It is self-evident that design-build contracts place much more responsibility -- and risk -- with the contractor than a traditional contract for construction only. The parameters of that risk continue to be defined in the courts. A recent federal case calls into question the ability of design-build contractors to recover for differing site conditions.
The government solicitation for a fixed-price design-build contract included a soil investigation report. It was marked as “preliminary information only.” In a contract for construction only, a broad disclaimer of this nature is usually not enforceable. The contractor is entitled to reasonably rely on the subsurface information provided by the project owner. In this design-build contract, however, the contractor was responsible for retaining its own geotechnical engineer and responsible for the design of the foundation.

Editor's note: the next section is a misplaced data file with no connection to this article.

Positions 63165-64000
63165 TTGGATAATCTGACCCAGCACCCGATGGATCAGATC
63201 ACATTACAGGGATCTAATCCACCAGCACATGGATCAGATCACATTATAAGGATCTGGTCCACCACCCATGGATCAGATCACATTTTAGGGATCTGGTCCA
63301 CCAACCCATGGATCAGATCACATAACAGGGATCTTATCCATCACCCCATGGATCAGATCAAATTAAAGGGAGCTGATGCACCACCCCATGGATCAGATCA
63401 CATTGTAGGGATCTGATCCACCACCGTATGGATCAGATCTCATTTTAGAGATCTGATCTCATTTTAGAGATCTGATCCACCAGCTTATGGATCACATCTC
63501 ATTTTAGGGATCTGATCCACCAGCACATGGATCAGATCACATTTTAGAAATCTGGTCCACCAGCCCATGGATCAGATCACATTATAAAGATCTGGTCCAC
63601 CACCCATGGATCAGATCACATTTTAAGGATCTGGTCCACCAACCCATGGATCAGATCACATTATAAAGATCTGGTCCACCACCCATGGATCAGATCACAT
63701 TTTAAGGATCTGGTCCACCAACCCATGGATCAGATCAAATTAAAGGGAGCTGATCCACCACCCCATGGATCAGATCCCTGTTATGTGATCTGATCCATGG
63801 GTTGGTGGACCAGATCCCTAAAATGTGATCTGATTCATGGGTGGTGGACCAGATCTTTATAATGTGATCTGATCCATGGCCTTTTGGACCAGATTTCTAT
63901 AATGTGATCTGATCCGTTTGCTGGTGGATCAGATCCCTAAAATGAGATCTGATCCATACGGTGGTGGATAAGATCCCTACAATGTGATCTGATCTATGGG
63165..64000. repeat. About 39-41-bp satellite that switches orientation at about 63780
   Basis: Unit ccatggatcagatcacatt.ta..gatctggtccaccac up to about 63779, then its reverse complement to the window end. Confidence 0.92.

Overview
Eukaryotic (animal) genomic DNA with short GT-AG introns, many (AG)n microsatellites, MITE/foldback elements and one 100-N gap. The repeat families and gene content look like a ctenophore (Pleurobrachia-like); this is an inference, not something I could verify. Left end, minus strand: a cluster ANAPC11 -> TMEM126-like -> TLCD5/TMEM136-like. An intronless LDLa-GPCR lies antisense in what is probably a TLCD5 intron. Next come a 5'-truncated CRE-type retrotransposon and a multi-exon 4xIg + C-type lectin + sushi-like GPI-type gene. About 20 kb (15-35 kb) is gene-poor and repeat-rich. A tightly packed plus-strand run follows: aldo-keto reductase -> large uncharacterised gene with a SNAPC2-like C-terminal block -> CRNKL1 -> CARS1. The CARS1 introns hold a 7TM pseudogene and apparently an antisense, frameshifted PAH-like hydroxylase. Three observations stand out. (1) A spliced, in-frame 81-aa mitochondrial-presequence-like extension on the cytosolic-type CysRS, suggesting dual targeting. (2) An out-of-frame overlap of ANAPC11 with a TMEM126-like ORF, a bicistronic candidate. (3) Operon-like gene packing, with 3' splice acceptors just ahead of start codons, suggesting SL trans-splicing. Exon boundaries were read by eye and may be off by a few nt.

The contractor encountered subsurface conditions which differed materially from conditions indicated in the government’s soil investigation report. The contractor spent $4.5 million remediating those conditions. The contractor was denied additional compensation under the Differing Site Conditions clause, however, because the contractor was responsible for its own subsurface investigation as part of its design responsibilities. The contractor could rely on the government’s report only “for bidding purposes.”
What is your opinion on this matter? If the project owner’s soil report couldn’t be relied on during contract performance, was it reasonable to provide it for purposes of submitting a fixed-price proposal? Must each prospective design-build contractor conduct its own independent subsurface investigation prior to bidding a contract? I welcome your comments.
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